The Federation of Electric Power Companies of Japan is considering a plan for member power suppliers that have nuclear power plants to jointly use a temporary storage facility for spent nuclear fuel in the city of Mutsu, Aomori Prefecture, sources said Thursday.
The Mutsu facility is held by Recyclable-Fuel Storage Co., which is jointly owned by Tokyo Electric Power Company Holdings Inc. and Japan Atomic Power Co. Recyclable-Fuel Storage aims to start facility operations in fiscal 2021, which starts next April.
The federation is in talks with parties including Tepco on allowing power firms other than Tepco and Japan Atomic Power to use the temporary spent fuel storage facility if they pay fees, informed sources said.
The joint use initiative is partly aimed at supporting Kansai Electric Power Co., according to the sources. The Fukui Prefectural Government is urging Kansai Electric, which has nuclear plants in the prefecture, to show by the end of this year a candidate site outside of the prefecture for temporary storage of spent nuclear fuel.
Selecting a candidate location early is a key challenge for Kansai Electric, which heavily relies on nuclear power generation, because it is a condition for local authorities to decide whether to approve the restart of the No. 1 and No. 2 reactors at the firm’s Takahama nuclear plant and the No. 3 reactor at its Mihama plant, all of which have seen more than 40 years pass since the launch of their operations.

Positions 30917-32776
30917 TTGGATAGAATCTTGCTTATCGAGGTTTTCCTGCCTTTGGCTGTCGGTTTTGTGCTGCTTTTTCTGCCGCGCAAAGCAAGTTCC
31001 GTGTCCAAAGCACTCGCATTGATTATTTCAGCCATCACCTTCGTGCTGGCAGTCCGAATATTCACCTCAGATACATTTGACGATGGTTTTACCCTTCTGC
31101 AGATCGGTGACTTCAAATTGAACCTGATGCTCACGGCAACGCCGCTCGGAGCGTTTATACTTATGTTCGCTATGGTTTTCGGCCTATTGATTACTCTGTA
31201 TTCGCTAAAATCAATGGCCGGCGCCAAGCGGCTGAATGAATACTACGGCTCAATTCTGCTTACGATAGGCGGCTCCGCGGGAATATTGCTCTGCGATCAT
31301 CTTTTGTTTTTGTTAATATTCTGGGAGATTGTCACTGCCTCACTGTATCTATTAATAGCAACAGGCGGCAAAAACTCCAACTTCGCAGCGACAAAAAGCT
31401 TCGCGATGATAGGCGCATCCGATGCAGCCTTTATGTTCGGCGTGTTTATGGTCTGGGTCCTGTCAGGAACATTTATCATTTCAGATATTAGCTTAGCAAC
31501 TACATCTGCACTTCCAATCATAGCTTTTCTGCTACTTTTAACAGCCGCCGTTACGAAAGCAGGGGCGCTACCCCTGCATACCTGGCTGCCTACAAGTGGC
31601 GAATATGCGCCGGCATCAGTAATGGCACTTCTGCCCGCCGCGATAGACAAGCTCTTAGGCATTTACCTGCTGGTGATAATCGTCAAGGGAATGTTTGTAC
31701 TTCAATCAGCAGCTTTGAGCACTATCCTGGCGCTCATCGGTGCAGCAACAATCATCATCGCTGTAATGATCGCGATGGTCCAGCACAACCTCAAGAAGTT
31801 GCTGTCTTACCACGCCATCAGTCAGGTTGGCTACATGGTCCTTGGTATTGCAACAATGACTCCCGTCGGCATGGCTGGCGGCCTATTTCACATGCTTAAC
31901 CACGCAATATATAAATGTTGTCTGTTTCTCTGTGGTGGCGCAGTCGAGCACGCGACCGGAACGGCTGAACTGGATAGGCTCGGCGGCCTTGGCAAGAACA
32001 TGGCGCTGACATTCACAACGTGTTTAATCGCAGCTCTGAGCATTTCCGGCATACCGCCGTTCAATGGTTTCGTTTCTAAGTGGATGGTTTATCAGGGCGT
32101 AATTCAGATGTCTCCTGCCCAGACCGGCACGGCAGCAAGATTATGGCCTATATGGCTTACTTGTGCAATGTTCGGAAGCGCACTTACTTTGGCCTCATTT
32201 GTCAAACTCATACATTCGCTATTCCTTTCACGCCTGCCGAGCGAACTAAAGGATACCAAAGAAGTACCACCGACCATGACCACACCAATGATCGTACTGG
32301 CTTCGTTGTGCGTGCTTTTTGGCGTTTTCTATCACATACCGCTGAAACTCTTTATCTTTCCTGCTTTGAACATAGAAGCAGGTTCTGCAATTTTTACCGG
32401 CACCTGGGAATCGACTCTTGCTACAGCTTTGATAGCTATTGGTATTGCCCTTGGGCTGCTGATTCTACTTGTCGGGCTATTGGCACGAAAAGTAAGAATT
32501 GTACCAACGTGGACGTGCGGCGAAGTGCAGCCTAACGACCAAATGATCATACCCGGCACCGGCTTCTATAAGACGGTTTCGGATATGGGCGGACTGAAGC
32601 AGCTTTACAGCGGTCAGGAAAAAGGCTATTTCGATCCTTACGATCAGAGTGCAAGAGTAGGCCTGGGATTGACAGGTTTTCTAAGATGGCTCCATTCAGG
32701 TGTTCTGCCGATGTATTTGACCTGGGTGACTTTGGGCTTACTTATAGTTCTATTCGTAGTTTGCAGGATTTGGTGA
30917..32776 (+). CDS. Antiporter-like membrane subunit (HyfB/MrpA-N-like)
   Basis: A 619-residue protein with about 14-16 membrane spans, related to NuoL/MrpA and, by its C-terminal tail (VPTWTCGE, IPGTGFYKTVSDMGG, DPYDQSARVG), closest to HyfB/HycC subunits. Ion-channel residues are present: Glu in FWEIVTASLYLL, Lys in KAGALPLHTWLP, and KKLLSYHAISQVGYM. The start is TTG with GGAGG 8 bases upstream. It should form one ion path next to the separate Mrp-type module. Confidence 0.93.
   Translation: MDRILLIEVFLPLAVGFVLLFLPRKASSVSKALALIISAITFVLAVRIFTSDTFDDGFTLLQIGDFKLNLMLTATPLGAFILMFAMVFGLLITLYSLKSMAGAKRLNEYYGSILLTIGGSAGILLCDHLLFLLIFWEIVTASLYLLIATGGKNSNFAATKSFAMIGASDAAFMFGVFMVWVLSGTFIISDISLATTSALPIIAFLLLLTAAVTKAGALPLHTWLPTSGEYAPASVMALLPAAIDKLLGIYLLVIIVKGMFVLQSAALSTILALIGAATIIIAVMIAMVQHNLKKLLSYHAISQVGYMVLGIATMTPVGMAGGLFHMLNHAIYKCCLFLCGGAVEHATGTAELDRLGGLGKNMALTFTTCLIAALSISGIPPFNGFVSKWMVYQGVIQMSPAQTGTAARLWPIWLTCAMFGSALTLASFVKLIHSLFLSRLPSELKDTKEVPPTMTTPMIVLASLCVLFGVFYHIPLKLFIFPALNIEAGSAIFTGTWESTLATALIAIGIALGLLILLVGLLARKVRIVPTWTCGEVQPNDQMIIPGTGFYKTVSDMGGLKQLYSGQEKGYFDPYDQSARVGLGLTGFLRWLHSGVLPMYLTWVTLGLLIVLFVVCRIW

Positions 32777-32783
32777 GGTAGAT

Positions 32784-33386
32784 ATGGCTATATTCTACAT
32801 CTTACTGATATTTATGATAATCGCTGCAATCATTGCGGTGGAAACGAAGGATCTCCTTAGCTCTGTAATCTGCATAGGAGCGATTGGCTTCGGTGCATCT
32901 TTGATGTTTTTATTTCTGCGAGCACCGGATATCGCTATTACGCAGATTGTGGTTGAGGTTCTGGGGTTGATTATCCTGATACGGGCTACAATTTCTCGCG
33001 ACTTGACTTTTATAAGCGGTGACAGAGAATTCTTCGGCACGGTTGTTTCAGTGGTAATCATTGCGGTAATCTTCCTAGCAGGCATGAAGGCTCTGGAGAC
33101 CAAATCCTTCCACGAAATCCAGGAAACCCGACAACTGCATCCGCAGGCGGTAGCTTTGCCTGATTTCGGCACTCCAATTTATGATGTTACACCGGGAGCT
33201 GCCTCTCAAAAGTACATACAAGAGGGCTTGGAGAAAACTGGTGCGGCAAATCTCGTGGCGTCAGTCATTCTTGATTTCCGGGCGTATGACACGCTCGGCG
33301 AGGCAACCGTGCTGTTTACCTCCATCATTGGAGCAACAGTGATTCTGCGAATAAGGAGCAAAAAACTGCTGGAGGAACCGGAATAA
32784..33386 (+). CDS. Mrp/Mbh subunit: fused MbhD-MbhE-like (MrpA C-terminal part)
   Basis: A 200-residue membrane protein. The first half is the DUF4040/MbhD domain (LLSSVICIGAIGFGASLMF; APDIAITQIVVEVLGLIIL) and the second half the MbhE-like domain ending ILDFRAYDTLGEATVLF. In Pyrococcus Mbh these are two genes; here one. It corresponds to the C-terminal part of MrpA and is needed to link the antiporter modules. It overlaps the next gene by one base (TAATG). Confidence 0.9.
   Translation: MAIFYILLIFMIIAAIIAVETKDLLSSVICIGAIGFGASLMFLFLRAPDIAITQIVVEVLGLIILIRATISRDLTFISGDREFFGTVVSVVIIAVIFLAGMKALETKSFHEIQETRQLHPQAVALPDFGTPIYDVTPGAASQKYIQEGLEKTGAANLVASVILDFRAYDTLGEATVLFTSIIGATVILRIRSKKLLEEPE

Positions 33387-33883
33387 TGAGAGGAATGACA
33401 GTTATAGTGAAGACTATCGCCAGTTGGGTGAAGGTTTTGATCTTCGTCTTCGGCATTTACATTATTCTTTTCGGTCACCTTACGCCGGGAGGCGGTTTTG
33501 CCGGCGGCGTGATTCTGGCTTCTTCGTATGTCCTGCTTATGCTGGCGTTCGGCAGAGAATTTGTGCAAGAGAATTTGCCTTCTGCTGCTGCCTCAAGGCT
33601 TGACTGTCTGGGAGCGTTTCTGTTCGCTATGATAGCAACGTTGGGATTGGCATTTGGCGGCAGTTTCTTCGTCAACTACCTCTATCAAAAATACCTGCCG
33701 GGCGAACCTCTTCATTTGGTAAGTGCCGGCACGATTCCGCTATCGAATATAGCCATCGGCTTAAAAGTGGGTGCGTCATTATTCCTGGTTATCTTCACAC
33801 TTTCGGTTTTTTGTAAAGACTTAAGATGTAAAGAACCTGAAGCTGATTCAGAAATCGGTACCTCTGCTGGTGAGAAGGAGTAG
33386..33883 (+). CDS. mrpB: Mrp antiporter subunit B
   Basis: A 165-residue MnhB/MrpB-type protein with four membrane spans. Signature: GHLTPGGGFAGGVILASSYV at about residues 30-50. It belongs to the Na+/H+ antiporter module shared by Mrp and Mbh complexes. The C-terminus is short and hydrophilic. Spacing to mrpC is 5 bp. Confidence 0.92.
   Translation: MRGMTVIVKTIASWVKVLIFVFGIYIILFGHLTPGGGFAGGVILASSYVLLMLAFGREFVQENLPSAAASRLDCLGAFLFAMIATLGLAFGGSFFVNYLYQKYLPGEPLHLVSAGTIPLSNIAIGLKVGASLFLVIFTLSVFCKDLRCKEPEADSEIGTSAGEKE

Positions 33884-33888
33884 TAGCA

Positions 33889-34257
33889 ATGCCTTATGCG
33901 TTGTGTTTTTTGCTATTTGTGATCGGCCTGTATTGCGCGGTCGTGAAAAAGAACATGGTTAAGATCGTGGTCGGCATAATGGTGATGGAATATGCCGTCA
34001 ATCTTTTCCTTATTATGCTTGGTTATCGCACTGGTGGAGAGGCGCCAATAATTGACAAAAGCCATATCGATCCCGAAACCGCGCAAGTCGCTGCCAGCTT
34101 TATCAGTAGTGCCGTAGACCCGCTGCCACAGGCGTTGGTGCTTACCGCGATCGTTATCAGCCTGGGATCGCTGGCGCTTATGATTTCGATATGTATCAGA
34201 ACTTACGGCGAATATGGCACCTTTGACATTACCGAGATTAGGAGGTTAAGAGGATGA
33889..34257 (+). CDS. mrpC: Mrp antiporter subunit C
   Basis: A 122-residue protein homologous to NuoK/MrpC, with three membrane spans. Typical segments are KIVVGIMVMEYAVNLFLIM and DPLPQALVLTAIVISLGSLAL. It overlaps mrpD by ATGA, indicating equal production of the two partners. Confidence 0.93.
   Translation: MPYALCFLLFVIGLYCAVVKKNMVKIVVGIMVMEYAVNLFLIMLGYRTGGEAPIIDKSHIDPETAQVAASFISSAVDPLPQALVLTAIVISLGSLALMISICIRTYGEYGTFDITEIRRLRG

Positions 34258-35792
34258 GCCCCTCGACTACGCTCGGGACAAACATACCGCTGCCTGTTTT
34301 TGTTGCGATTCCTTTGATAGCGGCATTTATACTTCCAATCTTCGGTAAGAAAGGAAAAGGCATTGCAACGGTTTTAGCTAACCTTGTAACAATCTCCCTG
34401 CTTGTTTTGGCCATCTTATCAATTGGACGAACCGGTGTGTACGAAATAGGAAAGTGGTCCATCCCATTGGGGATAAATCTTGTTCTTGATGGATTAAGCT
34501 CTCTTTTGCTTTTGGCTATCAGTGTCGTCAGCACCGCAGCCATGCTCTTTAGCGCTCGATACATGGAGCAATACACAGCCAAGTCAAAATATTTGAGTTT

“There’s been no contact” from the power industry group about the shared use plan for the temporary storage facility, Mutsu Mayor Soichiro Miyashita told reporters Thursday. “If they are proceeding with the plan within themselves, that shouldn’t be the case.”
A media report said in 2018 that Tepco was considering a joint use of the facility with Kansai Electric and others. The reported plan went nowhere after the mayor opposed it.
Shared use of the facility requires approval by the Aomori Prefectural Government and the city of Mutsu. But it remains to be seen at the moment if such local permission can be obtained.
As of the end of September this year, the amount of spent fuel from nuclear power stations in Japan stood at about 19,000 tons.
Of the total, about 16,000 tons have been kept at locations including storage pools at nuclear power plants. The amount is about 75% of storage capacity as work to reprocess spent nuclear fuel has stalled, a situation stoking concerns among nuclear plant host municipalities.
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